An obscure film but beloved within its cult following, Pirates of the Great Salt Lake is the heart-warming tale of two modern would be pirates... wandering around the Great Salt Lake.
A 2006 Mollywood comedy, we follow two out-of-luck smoes as they
sail row across the Lake, attempting to plunder and ravage modern Utah, only to find that they're not very successful. When they just so happen to find a genuine Treasure Map, their luck changes ...From Bad to Worse.
This Film contains examples of:
- All Girls Want Bad Boys The reason Ruby isn't interested in Flint, and why she is interested after he shows up as a pirate. When she finds out the police are after him she gets really interested, and when he mentions he'd killed a man she throws herself at him.
- Angel Unaware possibly the narrator.
- Artistic License – Geology: Subverted, much to everyone's surprise. It turns out the banks of the Great Salt Lake have shifted quite a bit in the centuries since the treasure was lost.
- Audience? What Audience?: after Kirk dies, he can see the narrator but not the audience the narrator is talking to.Kirk: I think he's talking to that grove of trees...
- Barred from the Afterlife: Pirates can't get into heaven. That's what Pirate Heaven is for. Dying from the curse, or even loosely associated with the curse, will cause you to hang around as a ghost.
- Butt-Monkey: Drake, but only after he kills Kirk, so it's well deserved.
- Chekhov's Gun: The hole the narrator digs in the first scene. Also doubles as a Chekhov's Gag
- Coming-Out Story The scene where Kirk tells his mother he's a pirate is played out like this one for laughs.
- "Could Have Avoided This!" Plot: The entire plot would have been avoided if somebody had paid a bill for the equivalent of 5 2006 dollars, as pointed out several times.
- Does This Remind You of Anything?:
- Kirk's mother walks in on him rubbing his wooden sword while watching a video of two pirates in swordplay.
- Kirk's pirate identity being an innate trait he refuses to suppress anymore and his mom wanting the best for him but feeling she can't support him for religious reasons is played dead straight as a coming-out story.
- Fishing for Sole: Flint is doing this when we first see him. The boot he catches happens to half of a treasure map inside, jumpstarting the plot. What he expected to catch in a lake with no fish remains a mystery.
- Freudian Excuse: Kirk's mom developed her loathing of pirates in childhood by being annoyed by a waiter dressed a pirate, mugged for her Halloween candy by a pack of bullies dressed as pirates, and walking in on her father dressed up as a pirate and suggestively wittling a wooden sword to old pirate movies in one traumatic night.
- Gratuitous Spanish: When Drake meets the mapmaker he tries to talk to him in broken Spanish for no readily apparent reason. The mapmaker replies that he doesn't speak Spanish (in Spanish).
- Heterosexual Life-Partners: Flint and Kirk are joined at the hip through most of the movie, even after Flint dies. Although if it weren't for all the Have I Mentioned I Am Heterosexual Today? moments they both throw in when it gets too blatant you could easily assume they're romantically involved. Especially since Flint hooked up with the first man who'd take him after Ruby turned him down (that's verbatim how they met) and Kirk's becoming a pirate is treated like coming out.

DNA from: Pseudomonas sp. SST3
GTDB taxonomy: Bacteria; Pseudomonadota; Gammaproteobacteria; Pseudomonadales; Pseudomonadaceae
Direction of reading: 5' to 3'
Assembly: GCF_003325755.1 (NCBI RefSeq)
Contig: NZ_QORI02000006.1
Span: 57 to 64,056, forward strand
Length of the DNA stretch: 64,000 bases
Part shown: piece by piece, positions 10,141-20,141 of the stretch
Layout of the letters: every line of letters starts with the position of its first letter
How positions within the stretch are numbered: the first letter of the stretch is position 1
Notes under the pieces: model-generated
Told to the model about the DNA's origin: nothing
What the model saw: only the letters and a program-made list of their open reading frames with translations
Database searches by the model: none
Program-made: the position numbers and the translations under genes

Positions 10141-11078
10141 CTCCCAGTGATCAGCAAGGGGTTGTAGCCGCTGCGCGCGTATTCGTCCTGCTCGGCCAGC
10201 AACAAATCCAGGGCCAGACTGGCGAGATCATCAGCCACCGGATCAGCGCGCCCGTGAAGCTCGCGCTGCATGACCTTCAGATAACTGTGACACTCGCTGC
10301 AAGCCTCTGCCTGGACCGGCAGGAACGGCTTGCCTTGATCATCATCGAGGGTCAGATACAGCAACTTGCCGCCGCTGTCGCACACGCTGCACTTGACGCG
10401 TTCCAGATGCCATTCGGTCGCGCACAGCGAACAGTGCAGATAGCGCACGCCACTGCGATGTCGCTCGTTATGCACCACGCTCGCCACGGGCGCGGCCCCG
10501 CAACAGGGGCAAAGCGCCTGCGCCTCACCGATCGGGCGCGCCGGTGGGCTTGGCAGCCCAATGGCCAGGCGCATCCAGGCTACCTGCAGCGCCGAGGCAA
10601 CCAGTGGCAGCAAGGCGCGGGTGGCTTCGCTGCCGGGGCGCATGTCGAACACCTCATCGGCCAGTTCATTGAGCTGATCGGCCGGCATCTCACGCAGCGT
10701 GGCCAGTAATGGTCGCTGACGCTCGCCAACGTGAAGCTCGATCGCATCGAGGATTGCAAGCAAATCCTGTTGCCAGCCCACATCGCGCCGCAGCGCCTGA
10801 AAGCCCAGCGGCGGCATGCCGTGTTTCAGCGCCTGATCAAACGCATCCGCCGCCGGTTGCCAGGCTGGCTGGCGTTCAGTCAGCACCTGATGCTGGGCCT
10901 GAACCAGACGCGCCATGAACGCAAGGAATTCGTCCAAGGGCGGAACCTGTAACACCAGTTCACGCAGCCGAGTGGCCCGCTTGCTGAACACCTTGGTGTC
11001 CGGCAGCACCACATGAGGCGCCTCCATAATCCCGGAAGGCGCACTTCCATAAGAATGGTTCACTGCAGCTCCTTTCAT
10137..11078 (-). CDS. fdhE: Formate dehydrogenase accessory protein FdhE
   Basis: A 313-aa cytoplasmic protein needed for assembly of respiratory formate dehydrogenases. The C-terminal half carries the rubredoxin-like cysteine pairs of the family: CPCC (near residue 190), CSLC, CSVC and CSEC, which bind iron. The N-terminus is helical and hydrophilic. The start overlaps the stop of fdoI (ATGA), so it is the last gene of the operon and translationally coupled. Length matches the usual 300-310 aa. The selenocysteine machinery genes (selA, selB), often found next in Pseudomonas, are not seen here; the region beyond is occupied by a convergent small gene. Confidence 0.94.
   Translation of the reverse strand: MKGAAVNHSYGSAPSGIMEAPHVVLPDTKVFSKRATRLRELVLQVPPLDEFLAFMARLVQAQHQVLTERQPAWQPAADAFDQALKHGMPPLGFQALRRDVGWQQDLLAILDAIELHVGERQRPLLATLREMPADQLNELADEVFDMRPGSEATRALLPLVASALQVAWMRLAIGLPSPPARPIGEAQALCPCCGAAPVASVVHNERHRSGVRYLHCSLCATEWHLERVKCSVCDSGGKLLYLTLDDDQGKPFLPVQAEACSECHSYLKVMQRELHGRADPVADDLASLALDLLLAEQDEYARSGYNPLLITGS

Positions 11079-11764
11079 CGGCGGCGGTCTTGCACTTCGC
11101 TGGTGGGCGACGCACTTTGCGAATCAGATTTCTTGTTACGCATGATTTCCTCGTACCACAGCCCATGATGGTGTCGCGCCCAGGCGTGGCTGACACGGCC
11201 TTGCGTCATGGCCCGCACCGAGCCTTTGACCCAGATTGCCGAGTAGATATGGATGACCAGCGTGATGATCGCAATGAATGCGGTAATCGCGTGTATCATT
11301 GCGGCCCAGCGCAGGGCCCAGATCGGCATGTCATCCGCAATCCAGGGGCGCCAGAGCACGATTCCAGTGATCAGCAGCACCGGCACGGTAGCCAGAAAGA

- Honor Before Reason: When the pair fails to successfully rob some picnickers but the would-be victims offer them some lunch as thanks for the entertainment Kirk refuses to accept it and stomps off in a huff.
- Identical Stranger: Many of the actors play multiple parts, not just as a money-saving technique but for definite laughs. The mapmaker actually recognizes Flint as the captain from 200 years ago (from a photo that explicitly predates cameras) and tries to collect on an unpaid bill.
- Inexplicably Awesome: The mapmaker who is: either hundreds of years old or a series of Identical Grandsons, has the power to cast and remove curses, can see ghosts, and has been seen to recover from death several times.
- Insistent Terminology: Kirk and Flint keep insisting the Great Salt Lake is a sea.
- Magical Native American: The Narrator. Played for laughs, although the ending hints he might be an angel. Or maybe just nuts.
- Mood Whiplash The movies makes a fast turn to the dramatic when Drake murders Kirk and then swings back when Kirk reappears as a ghost two minutes later.
- Obstructive Code of Conduct: Kirk refuses to eat anything he didn't steal. He is not amused when people try to use Loophole Abuse to offer him lunch.
- A Pirate 400 Years Too Late: The film centres are two wanna-be pirates in modern Utah.
- Talk Like a Pirate: Drake does this when he's dressed up, where it conflicts amusingly with his bored drawl. Kirk makes a vague attempt at a more upper class British accent to fit his role as officer, and Flint just speaks normally with pirate slang mixed in.
- Theme Park Version: Kirk and Flint take most of their cues from old pirate movies, but do get the griminess right. Later when Drake dresses up as part of a scam, he takes this up to eleven with something he obviously bought from a cheap costume store.